Some of the most important questions in social science and public policy relate to how individuals’ lives and experiences have changed across time. However, most late 19th and 20th century data are cross-sectional—large sets of individuals at one point in time.
This project is transforming vital records data (birth, marriage, and death certificates) into the Longitudinal, Intergenerational Family Electronic Micro-Database (LIFE-M), the first longitudinal and intergenerational micro-database to span much of the late 19th and 20th centuries. LIFE-M’s methodological innovation is the use of birth certificate data as a basis for historical record linking on an unprecedented scale.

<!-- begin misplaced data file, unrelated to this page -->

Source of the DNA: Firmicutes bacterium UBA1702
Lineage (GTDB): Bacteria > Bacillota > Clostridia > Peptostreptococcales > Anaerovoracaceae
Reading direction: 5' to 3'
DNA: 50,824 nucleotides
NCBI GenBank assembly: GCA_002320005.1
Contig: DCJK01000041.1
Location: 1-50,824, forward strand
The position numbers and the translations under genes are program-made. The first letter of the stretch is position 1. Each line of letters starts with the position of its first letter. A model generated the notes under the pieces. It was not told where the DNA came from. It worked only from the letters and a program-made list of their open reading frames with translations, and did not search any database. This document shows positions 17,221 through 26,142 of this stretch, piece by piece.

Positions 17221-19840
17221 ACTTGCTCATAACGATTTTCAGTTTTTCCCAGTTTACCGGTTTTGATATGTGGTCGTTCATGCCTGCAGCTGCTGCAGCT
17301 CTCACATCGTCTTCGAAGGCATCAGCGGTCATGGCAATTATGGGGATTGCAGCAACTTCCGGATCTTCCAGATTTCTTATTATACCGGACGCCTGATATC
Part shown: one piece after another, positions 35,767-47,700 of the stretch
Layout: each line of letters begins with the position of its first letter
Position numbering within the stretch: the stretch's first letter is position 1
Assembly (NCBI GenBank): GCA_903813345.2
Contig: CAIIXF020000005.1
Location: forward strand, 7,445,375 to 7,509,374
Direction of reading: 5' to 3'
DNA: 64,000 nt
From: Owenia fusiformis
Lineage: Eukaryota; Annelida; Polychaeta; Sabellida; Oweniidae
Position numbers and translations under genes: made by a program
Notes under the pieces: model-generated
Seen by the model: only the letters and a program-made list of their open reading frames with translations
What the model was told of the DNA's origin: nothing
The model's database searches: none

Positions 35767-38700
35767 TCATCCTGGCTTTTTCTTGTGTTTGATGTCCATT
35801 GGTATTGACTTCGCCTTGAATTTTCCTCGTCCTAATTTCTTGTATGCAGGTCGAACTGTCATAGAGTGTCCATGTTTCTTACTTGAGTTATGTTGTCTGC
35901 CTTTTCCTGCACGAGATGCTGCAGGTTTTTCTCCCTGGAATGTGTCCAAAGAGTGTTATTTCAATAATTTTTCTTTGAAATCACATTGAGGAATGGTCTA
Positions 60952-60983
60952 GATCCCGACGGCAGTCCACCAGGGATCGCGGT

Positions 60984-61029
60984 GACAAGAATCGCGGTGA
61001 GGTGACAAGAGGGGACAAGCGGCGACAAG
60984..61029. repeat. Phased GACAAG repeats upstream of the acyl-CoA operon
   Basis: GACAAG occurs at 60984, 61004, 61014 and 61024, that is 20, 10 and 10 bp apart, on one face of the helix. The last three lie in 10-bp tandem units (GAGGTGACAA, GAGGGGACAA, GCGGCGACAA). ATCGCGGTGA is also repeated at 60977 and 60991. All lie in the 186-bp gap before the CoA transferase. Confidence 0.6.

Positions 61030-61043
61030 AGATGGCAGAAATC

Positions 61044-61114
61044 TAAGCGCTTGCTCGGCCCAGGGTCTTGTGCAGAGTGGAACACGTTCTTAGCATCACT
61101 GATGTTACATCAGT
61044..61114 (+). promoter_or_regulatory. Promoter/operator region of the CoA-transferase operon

Once completed LIFE-M will facilitate the study of economic and geographic mobility and family formation and dissolution over the 20th century. It will also enhance our understanding of the long-term impacts of adverse events, public policies, or family background.
Please see this presentation from November 2016 for more information.